EU Referendum: The result and aftermath...

Discussion in 'General Discussion' started by ainsworth74, 23 Jun 2016.

  1. 404250

    404250 Member

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    UKIP were a one policy party and got what they campaigned for, an EU referendum. After leave won they should have folded the party. There will be space for a new party for disalusioned leave voters if there's a long Brexit delay, which is looking increasingly likely.
    Arguing about if UKIP had a lot of support or not by using two completely different forms of measurement (MPs/MEPs vs %) is a waste of time.
     
  2. edwin_m

    edwin_m Veteran Member

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    The 2016 crystal ball has proved just as inaccurate in a much shorter period. If we can re-visit the 1975 referendum we can re-visit 2016.
     
  3. nidave

    nidave Member

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    I suspect that's due to the fact he makes a fool of himself and makes entertaining TV as people watch to see the rubbish he comes out with.

    The only way Ukip will ever get in Westminster is if fptp is scrapped
     
  4. NSEFAN

    NSEFAN Established Member

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    Scrapping FPTP would be no bad thing. Applying day-to-day parliamentary politics over this issue has only worsened the division it causes. A solution on Brexit requires compromise and concensus, neither of which are likely to happen in a political system where the one opposition party is expected to be constantly adversarial and undermining the ruling party as a matter of course. It has taken 2 years for Labour and Conservative to even consider talking to one another, when really it should have been this way from the start of the process.
     
  5. DynamicSpirit

    DynamicSpirit Established Member

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    Or by infiltrating and taking over the Tory Party - and judging from the troubles that Dominic Grieve and Nick Boles have faced, it seems possible that that is what is actually happening in places.
     
  6. Senex

    Senex Established Member

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    And it seems that the other 27 haven't really understood that this is how the British system works. They seem to think they reached a deal with Britain, whereas in fact all they have is a deal with the party of government, and in this case perhaps not even that, but just a deal negotiated with May in the interests of a portion of her own part only.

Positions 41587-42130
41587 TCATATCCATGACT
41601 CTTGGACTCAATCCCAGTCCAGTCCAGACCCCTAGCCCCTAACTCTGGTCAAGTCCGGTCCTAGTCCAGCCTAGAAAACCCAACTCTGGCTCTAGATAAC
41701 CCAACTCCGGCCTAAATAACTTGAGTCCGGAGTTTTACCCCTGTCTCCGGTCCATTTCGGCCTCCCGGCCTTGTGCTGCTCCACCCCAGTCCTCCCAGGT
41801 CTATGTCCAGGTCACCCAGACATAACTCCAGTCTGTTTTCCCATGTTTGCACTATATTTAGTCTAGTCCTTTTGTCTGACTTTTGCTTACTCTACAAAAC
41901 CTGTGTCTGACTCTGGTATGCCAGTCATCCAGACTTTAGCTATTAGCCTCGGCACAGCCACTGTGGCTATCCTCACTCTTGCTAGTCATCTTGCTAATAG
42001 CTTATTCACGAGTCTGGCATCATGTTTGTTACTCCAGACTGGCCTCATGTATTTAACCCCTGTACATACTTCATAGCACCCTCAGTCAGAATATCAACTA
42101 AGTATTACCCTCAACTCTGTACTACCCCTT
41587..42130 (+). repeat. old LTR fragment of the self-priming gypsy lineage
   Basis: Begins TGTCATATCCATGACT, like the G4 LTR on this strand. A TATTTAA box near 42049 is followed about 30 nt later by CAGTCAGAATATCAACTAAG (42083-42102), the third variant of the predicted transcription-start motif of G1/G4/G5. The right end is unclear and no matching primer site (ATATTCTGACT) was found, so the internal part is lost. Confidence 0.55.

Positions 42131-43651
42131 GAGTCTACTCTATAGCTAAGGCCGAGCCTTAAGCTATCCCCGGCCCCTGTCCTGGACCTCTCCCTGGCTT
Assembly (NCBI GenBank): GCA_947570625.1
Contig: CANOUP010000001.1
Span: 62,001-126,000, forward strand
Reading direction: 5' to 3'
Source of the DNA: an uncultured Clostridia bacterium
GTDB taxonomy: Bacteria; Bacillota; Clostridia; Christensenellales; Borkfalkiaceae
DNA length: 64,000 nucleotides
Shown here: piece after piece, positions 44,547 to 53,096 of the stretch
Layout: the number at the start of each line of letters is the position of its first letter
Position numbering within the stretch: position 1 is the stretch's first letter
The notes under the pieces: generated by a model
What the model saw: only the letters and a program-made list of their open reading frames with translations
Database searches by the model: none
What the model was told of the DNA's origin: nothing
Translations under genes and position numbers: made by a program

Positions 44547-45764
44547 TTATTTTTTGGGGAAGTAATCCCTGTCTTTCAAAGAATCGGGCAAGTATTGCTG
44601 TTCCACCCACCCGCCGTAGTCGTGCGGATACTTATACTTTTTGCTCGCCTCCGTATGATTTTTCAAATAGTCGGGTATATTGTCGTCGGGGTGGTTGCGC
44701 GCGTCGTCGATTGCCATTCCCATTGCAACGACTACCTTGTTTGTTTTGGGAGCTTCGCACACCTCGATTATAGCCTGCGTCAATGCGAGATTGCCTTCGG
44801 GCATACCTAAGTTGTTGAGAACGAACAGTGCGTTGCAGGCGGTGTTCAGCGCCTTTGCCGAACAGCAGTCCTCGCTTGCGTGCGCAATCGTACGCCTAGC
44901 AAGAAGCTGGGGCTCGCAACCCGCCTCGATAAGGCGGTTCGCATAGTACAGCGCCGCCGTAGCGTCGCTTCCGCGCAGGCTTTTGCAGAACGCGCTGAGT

7. Groningen

    Groningen Established Member

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    Now there was a vote with a 1 majority that there may be not a No Deal. Was there not already a vote about that and that the voting was otherwise. The UK is surely not in a hurry to leave the EU. Many companies/countries have invested large amount of money to cope with the Brexit. And than maybe the chance it will come to that. Please leave: than rather have the chaos and see where the ship runs to the ground (dutch expression). How difficult is it to leave? Extension of months or even years? You had nearly 3 years!
     
    Last edited: 4 Apr 2019
  8. Howardh

    Howardh Established Member

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    And it will take at least another two. Wonder how long it will take for a referendum result to become invalid due to the length of time passed? (!!). We could well have had two general elections by the time we fully leave (if ever).
    Meanwhile hoping the two worst party leaders of all time can scramble up some kind of deal....or maybe that was the plan all along, let parliament exhaust itself and then leave us with a fluffy-soft Brexit which the leaders can absolve themselves of all blame "it's parliament that ruined it, don't blame us matey".
     
  9. furnessvale

    furnessvale Established Member

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    I believe 40 or so years is the current standard! :)
     
  10. Groningen

    Groningen Established Member

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    I am not sure whether someone already said that the talks between May and Corbyn led to nothing at this moment in time. They remain however talking in the future.
     
  11. ainsworth74

    ainsworth74 Moderator Staff Member Moderator

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    Which is ironic as everyone was worried about Momentum entryism of the Labour Party!
     
  12. Arglwydd Golau

    Arglwydd Golau Established Member

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    Everyone? The usual media outlets were constantly bleating about it, not sure that constitutes 'everyone'! Never saw it in my area...however I realise this is the wrong thread for this discussion!
     
  13. edwin_m

    edwin_m Veteran Member

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    The same could apply in other countries if the government was foolish enough to take a negotiating line that didn't have the support of the legislature. We aren't used to that in Britain because the systems normally ensures that a government with a decent majority can get away with almost anything. This government doesn't have a majority and even if it did the divisions within parties would probably have led to a similar situation.

    There have been several votes by large majorities against No Deal but they have been "indicative" so the government is free to ignore them. This one, if passed by the House of Lords, will have legal force. However it only compels the PM to ask for an extension - the EU has to grant one and probably won't unless there is a clear plan to resolve the situation. It could only fully rule out a no-deal if it also compelled the government to revoke Article 50 if there was no deal by the last day. An indicative vote for that solution fell well short of a majority last week.